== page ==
Confused?  You should be.  Whilst the age of capacity has not been harmonised among the UK’s jurisdictions, in the UK businesses should not normally collect personal information from children under the age of 12.  The ICO guidance acknowledges potential problems but does not lay down  definitive rules on data collection from children.  This is because the ICO is not a law-making body and can only provide its interpretation of the DPA.  The CAP Code and the DMA Codes also appear to go further than the ICO guidance by placing an absolute prohibition on the collection of personal information from children under 12 without parental consent.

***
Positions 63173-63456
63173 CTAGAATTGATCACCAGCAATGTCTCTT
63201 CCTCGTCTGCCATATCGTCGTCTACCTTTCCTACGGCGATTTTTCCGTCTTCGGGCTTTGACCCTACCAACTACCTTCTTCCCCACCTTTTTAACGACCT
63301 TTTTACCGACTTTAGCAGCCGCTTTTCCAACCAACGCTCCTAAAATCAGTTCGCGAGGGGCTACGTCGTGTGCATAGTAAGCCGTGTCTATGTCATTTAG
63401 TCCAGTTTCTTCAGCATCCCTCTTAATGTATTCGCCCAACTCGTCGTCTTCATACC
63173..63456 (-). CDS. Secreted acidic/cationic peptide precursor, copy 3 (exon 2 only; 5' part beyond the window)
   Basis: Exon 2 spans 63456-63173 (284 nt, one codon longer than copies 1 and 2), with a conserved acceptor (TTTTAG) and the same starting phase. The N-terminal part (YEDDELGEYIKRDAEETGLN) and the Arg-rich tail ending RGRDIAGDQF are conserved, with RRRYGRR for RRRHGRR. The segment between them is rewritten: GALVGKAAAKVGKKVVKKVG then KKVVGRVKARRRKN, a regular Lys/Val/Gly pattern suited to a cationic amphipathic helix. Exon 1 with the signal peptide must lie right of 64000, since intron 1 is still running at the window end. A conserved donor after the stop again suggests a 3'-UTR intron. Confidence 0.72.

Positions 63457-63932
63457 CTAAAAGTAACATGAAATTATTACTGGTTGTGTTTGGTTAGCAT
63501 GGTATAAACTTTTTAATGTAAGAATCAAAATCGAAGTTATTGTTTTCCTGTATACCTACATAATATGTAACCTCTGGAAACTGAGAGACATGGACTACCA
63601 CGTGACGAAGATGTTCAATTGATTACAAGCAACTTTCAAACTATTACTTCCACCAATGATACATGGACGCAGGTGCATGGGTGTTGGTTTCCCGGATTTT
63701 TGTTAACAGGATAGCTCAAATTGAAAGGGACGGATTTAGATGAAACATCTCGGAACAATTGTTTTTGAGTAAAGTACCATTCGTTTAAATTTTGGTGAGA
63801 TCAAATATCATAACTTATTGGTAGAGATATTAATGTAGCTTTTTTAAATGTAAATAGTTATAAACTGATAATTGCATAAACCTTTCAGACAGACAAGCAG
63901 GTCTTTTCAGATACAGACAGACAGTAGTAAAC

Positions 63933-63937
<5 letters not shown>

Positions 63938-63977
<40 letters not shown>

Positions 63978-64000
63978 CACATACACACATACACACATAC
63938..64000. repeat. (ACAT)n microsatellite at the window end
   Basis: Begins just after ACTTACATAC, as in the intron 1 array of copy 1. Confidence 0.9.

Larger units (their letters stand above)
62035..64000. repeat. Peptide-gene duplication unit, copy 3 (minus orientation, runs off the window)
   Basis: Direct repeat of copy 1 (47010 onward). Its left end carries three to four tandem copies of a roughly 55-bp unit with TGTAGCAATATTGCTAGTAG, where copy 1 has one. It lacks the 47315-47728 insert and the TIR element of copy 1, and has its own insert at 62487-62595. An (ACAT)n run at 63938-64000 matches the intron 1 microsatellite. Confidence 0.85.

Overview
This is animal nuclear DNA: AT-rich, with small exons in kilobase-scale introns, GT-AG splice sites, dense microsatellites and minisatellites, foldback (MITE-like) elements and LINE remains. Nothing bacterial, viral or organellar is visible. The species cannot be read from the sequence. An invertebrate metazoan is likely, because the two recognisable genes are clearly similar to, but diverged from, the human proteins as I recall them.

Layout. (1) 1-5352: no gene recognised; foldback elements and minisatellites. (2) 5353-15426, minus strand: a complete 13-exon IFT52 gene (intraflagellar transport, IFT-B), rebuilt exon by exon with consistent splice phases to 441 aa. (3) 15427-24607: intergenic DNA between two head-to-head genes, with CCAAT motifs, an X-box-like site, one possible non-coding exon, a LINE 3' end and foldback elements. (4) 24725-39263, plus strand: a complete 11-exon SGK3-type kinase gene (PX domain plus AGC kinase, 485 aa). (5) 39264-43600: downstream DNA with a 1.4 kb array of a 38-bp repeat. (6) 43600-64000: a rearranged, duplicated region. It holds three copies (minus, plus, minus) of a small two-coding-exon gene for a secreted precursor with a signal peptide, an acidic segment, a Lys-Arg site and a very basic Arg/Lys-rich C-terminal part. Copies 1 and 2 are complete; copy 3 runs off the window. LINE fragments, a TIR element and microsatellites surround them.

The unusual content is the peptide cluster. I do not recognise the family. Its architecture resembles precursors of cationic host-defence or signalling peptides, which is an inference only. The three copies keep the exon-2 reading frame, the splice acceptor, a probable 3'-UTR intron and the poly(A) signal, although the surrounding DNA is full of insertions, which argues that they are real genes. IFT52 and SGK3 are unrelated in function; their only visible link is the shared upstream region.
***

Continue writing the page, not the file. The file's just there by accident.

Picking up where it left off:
The lack of harmonisation across the EU may be addressed by the uupcoming revision to the Data Protection Regulation, which has now been published in draft form. Article 8 of the draft provides that the processing of personal data of a child under 13 years of age in relation to information services supplied directly to the child will be lawful only if and to the extent that consent is given by the child’s parent or custodian. While it is intended that this requirement will not affect the construction of general contract law of individual member states as to the validity, formation or effect of contracts entered into by minors the draft proposal may go some way to addressing the disparity between the current UK and more prescriptive US position